DTG Printing vs Screen Printing
Before we list all of the positives and negatives, we would like to give a few definitions, so the picture is completed.
What is DTG Printing?
DTG printing involves the use of a digital printer to apply ink directly onto the fabric of the apparel you’re customizing.
What is Screen Printing?
Screen printing is the classic, tried-and-true method of pushing ink through a woven mesh stencil onto the fabric.
Better option for small batches and one-off pieces (orders of less than 100 pieces)
Maximum detail in design that is easily customized
Extensive color options: DTG is printed using a digital printer, it has less color limitations than screen printing, which allows for more versatility since you are not required to match colors by inks and pantones
DTG prints colors more accurate to the original art file. DTG will match the artist’s original colors
DTG uses a printer to spray the ink into a garment
All of the designs in a batch can be unique
DTG can more accurately depict details without the compromise of knocking a design down into a certain number of colors. This particularly favors heavily colored and illustrated designs, gradients, and even photography
Minimal upfront investment
Most third-party printers have no order minimums for DTG products, so you don’t have to worry about keeping stock. This printing method also enables businesses to use printing services on-demand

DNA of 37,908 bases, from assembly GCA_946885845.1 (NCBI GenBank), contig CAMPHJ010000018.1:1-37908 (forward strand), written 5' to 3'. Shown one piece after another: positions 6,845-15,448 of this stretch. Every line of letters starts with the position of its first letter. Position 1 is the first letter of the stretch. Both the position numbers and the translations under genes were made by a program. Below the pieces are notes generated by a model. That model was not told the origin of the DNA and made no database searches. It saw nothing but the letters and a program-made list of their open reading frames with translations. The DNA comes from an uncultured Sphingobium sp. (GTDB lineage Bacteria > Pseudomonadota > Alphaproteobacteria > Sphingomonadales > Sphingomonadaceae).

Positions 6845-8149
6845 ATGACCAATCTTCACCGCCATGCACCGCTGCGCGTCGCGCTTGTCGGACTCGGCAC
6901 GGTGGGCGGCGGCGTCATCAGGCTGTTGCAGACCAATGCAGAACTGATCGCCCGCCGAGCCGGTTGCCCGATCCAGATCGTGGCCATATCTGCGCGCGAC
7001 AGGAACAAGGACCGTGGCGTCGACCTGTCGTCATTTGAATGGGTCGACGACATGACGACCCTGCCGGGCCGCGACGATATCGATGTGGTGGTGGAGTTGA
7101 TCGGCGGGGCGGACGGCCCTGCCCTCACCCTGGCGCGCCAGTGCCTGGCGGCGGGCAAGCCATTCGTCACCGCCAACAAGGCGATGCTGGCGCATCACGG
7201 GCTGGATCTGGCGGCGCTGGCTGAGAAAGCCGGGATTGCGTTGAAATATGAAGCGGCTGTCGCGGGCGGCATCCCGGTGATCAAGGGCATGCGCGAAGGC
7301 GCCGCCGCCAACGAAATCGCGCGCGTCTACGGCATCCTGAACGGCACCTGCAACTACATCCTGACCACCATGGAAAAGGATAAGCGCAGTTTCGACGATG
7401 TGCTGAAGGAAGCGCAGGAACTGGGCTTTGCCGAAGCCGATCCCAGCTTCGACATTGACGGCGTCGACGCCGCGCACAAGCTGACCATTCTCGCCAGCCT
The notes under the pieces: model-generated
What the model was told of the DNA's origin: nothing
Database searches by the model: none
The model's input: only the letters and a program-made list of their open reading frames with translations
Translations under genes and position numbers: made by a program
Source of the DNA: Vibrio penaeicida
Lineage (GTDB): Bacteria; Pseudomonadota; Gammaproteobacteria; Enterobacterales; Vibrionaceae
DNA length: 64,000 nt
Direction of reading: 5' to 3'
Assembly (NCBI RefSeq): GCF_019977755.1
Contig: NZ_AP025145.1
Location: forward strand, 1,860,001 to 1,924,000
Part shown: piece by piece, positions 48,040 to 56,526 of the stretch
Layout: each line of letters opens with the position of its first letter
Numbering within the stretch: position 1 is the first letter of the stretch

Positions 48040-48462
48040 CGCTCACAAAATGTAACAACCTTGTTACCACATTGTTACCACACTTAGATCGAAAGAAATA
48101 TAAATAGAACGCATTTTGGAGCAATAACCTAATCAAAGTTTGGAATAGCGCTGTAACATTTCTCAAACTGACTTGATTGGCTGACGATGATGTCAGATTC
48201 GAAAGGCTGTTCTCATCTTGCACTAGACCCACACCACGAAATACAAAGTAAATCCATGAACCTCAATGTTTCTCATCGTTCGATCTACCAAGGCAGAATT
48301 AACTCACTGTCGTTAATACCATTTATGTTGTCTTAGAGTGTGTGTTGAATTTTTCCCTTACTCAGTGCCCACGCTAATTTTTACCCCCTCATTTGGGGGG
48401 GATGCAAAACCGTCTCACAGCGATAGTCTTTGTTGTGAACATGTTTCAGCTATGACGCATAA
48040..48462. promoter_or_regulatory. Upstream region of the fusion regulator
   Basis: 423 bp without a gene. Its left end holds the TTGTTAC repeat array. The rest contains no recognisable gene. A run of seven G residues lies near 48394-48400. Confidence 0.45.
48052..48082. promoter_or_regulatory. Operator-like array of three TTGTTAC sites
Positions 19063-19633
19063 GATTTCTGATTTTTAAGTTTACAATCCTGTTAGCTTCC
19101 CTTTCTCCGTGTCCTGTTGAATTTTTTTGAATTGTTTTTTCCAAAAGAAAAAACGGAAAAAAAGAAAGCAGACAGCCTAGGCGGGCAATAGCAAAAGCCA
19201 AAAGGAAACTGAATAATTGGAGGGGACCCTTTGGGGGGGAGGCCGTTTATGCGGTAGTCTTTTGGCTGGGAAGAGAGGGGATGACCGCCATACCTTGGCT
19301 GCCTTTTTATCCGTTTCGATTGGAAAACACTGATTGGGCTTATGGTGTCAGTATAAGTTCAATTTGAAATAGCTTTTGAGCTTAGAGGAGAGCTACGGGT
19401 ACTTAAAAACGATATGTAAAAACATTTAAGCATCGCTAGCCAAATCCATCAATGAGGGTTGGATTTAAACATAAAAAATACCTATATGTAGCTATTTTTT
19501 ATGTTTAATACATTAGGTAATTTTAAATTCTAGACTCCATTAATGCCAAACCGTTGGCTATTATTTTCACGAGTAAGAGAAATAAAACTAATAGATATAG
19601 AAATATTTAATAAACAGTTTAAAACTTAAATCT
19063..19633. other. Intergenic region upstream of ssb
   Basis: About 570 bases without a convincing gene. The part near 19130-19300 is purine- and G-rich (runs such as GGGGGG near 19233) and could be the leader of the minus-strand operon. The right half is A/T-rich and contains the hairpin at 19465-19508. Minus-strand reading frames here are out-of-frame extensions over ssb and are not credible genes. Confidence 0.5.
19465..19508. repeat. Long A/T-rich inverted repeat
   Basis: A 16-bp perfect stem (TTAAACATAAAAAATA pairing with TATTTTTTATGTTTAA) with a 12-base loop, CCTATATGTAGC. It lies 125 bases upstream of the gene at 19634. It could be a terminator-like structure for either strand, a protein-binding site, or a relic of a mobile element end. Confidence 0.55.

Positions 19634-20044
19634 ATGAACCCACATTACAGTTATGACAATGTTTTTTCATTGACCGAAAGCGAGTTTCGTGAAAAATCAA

Cost effective for large batches (100 pieces and more) with just a few limitations
The more product ordered, the cheaper they are. Screen printing can average 1,000 garments and upwards per hour
Saturation is much higher in screen printing
Halftones with higher frequencies can be achieved nicely.
Screen printing layers the ink on top of the fabric
Not cost effective for extremely large batches
The DTG printing process is slower than Screen printing when it comes to huge orders
Simple designs and shapes are all that can be printed
Setting up the process can take a lot of time (up to a few days)
You have to order in bulk
Narrow number of colors (up to 8) and less cost effective the more colors used
Screen printing has to find the closest pantone match which can cause a bit of variation in design
Large upfront monetary investment
One design per batch
It’s unsustainable in the long run, especially if you want to offer a variety of colorful designs
The most important things to consider when choosing between them:
- Are there fine details and/or many colors you want to incorporate? Or is it a simple design with only a few colors?
- What is the size of the order – is it quite large or rather small?
- Are you willing to invest in the stock upfront?
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